SUMMARY: Need Info/Opinions on Config Mgmt. Software

From: Brett Chapman x7-4391 (
Date: Wed Sep 09 1992 - 16:03:37 CDT


        Here are the responses I got from my posting asking for information
regarding Software Configuration Management Systems.

        There are a number of packages available:

                Teamware (NSE Replacement)
                Sun Microsystems

                Atria Software

                TeamOne Systems

                CaseWare, Inc.

                Softool Corp.

        For our environment, we want the ability to put some methodology
enforcement in place. Therefore, we are going to continue to look at
CaseWare and Clearcase. Both seem to be good systems.

        I would like to thank everyone that sent me infomation.

        Below, are the responses I received:


Sun has a product called Teamware that does exactly what you are asking for. It will
be available sometime this fall. (I think it is meant as a replacement for NSE.)
As your Sun rep. about it.


Victoria S. Drozdov       |Salomon:  victoria@hera      |Voice: (212) 747-7595
Fulcrum, Salomon Brothers |  Zip:    victoria           |FAX:   (212) 269-8697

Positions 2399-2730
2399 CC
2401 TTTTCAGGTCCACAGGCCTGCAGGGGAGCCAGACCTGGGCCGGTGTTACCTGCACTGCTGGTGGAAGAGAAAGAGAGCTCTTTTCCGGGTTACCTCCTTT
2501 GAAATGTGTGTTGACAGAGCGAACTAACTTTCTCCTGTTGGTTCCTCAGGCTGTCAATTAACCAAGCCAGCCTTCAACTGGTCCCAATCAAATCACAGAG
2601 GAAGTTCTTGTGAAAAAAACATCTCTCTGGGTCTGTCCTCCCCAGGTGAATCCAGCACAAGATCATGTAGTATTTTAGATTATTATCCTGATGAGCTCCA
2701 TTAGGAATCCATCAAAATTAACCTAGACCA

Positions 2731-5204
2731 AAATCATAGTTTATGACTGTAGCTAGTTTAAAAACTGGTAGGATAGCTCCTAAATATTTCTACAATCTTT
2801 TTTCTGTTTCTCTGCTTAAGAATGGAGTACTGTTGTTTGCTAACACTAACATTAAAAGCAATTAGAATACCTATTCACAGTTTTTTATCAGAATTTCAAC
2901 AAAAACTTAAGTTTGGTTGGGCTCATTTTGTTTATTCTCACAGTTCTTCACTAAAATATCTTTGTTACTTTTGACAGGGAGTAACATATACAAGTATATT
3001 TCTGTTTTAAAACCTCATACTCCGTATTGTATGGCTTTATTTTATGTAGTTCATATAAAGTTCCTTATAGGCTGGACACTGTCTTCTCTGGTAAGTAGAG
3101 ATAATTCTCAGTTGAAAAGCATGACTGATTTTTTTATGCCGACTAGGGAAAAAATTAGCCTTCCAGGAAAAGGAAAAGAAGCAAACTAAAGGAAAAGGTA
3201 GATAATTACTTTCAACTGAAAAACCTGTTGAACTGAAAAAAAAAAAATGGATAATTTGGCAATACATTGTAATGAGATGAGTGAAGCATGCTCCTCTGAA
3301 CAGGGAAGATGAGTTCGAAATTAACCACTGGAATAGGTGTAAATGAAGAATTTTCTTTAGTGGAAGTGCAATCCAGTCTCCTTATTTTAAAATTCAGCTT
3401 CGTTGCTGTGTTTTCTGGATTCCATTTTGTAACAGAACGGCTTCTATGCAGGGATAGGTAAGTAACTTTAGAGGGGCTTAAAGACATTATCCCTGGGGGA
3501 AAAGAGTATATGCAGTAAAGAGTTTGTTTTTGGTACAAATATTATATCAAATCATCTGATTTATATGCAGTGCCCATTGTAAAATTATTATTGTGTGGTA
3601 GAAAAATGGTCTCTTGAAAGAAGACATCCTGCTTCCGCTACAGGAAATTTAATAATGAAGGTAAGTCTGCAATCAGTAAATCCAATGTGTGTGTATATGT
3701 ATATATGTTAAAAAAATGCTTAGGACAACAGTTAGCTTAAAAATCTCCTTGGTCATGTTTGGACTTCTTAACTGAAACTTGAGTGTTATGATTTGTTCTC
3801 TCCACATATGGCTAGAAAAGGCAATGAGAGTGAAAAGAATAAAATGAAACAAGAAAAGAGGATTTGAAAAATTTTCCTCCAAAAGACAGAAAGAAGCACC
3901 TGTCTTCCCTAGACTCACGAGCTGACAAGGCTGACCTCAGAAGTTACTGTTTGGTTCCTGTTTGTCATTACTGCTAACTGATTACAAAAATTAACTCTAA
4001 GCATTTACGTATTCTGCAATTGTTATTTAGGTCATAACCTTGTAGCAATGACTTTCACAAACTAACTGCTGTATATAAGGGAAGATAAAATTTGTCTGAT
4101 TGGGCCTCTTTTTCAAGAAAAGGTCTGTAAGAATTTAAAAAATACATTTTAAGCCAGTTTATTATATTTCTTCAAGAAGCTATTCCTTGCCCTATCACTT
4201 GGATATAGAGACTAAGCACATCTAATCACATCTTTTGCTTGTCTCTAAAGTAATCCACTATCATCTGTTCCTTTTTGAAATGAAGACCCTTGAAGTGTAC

2 New York Plaza, 18th Fl.|  GEMS:   vdrozdov           |Home:  (718) 252-0922
New York, NY  10004       |UUCP:     uunet!sbi!victoria |Internet:


From: (Karl Pingle)

My company also investigated CaseWare. It looks like a good package if you want a very rigid methodology imposed on you. Some places do, we didn't. We are about to buy TeamNet from TeamOne Systems. From my evaluation it looks good, imposes no methodology (although an optional package will be available later this year to allow customers to develop their own), and is mostly transparent to your current editors, debuggers, scripts, etc.

They can be reached at 800-442-6650 if you are interested.


I've been using ClearCase for over six months. Before that, I used the CaseWare product for several years. I'm not an impartial observer since I was one of the architects of CaseWare/CM and my current employer sells ClearCase and ClearCase-integrated products.

I feel these are your two best choices. Both of these products support advanced configuration management, including features like well-integrated build tools and rule based configuration. There are many similarities between them, but I'll concentrate on the major differences. CaseWare/CM probably has the more sophisticated CM functionality. It provides this, however, at the cost of a greater commitment on the part of the user. The conversion effort for the average UNIX developer is greater than for ClearCase.